Arthroscopic labral repair has shown promising patient outcomes (22); however, there exists a population of patients in which labral repair is less optimal. The primary indications for labral reconstruction include irreparable labral tears or insufficient labral tissue (Table S1 in Supplementary Material) (8, 18, 20, 23–27). In these cases, a labral repair may not be feasible or adequate to restore the fluid seal of the hip joint (25, 26). When the tissue is too small, it lacks surface area to heal or the repair may not provide an adequate seal with the femoral head (9, 10). For this reason, a labrum <2–3 mm is considered an indication for labral reconstruction (28). On the contrary, when the tissue is too large, compression often cannot be achieved to allow the labrum to heal. Therefore, a labrum >8 mm is considered an indication for labral reconstruction, although this threshold has not been formally established in the literature. Labral tissue that is degenerative with intrasubstance cystic degeneration is also an indication for reconstruction. Revision procedures following previous labral debridement or resection often provide a challenging situation in which adequate labral tissue may not be available (18, 27). Labral reconstruction provides a viable alternative for maintaining and preserving labral function in patients with irreparable labral tears or insufficient labral tissue for repair.
Labral reconstruction may also be indicated for a variety of other reasons. In the presence of capsulolabral adhesions from previous surgery, it may not be possible to excise the scar tissue while preserving enough labral tissue to repair (25). Patients with rim ossification or global over coverage of the acetabulum may also benefit from labral reconstruction (8, 20, 23). Although contraindications for labral reconstruction have not been well-described, older patient age and preoperative joint space ≤2 mm have been proposed (Table S1 in Supplementary Material) (25). Overall, labral reconstruction should be considered in cases where the ability to maintain and preserve the native hip anatomy is compromised.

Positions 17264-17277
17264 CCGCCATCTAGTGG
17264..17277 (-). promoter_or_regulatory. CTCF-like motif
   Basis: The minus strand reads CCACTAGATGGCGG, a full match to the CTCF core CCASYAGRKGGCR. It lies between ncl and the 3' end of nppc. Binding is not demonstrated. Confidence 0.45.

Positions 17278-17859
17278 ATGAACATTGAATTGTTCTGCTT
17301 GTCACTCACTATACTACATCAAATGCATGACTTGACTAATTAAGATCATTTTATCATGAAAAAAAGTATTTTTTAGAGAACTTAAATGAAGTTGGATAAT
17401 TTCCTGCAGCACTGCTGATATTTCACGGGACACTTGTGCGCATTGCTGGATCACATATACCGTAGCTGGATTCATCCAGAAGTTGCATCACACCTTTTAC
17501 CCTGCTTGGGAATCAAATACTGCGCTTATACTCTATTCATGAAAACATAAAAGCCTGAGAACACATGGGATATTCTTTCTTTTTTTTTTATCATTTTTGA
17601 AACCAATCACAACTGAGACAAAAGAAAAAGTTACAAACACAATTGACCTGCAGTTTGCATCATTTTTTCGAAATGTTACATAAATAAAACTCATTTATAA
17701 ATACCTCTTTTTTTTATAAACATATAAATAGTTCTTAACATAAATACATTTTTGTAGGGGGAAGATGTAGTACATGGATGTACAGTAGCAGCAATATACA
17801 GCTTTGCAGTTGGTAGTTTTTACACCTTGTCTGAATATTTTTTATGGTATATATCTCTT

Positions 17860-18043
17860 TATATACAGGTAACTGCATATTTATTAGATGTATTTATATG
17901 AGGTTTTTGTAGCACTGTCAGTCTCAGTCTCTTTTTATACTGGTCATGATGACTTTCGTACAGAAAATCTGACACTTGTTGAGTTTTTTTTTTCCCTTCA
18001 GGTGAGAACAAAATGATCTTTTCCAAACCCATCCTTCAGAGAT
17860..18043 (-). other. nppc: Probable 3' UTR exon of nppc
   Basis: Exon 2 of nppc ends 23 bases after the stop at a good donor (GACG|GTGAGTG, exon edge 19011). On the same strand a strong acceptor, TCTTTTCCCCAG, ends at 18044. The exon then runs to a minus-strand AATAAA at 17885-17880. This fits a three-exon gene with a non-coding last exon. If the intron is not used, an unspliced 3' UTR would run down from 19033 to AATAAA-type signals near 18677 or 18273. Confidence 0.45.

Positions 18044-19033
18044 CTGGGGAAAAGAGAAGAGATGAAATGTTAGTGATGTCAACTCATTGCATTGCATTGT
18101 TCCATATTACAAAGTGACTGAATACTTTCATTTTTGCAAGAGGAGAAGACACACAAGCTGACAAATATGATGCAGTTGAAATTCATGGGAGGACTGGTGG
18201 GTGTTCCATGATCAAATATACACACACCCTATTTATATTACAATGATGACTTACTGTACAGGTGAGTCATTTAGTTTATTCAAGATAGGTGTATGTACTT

Sierra and Trousdale first reported hip labral reconstruction in 2009 (20). The original technique was described in association with an open surgical hip dislocation (20). Briefly, the technique described use of a ligamentum teres capitis autograft. The ligamentum teres was detached from the fovea and fixed to the acetabular rim in the same manner as labral refixation. In cases where the size of the ligamentum teres was not sufficient to adequately reconstruct the labrum, the ligament was opened longitudinally in order to lengthen the graft.
Open surgical dislocation remains an option for patients who meet indications for reconstruction. However, in recent years, hip arthroscopy has emerged as a new, less invasive treatment. While once considered the gold standard for surgical treatment of the hip, several recent studies have questioned the superiority of open surgical dislocation to arthroscopy (29–32). Although randomized comparative studies of open and arthroscopic techniques are lacking, hip arthroscopy has significantly fewer complications and re-operations versus open surgical dislocation (29–32).
Several arthroscopic techniques for labral reconstruction have been previously described (18, 27, 33–35). A modification of the original arthroscopic technique is presented here, including a front-to-back fixation technique (18, 28), and publication of the technique is currently in press (36). Briefly, the procedure is performed with the patient in a supine position on a fracture table. Combined general and spinal anesthesia is used, with an epidural anesthetic utilized in younger patients (<20 years). Rocuronium, a heavy paralytic agent, is employed at a loading dose of 1.5 mg per 1 kg. Total traction time does not exceed 90 min (in ≤45 min intervals).
Three arthroscopic portals are created for this procedure, including an anterolateral, mid anterior, and accessory portal. Three portals are necessary to maintain appropriate graft tension throughout the procedure. The anterolateral portal is located slightly anterior to the superior tip of the greater trochanter. The mid anterior portal is located 6 cm medial to the anterolateral portal and roughly 1 cm distal. The third, accessory portal is placed roughly 2–3 cm distal and 1–2 cm posterior to the mid anterior portal.
A femoral osteoplasty is performed to correct head-neck offset to eliminate any cam impingement and provide an excellent bleeding environment for graft incorporation. The acetabular rim is also reshaped in order to establish an improved anatomic shape, remove the pincer lesion, and expose a flat, congruent bleeding surface on the acetabular rim for graft incorporation. Torn and damaged labral tissue are fully excised from the low anterior portion of the acetabulum at the origin of the transverse acetabular ligament (7:30 on the left hip and 4:30 on right) to the posterior aspect of the acetabulum (typically 3:00 on the left hip and 9:00 on the right hip). No native labral tissue is retained in the anterior quadrant of the acetabulum because it is felt that loss of connection to the circumferential labrum leads to loss of hoop strength.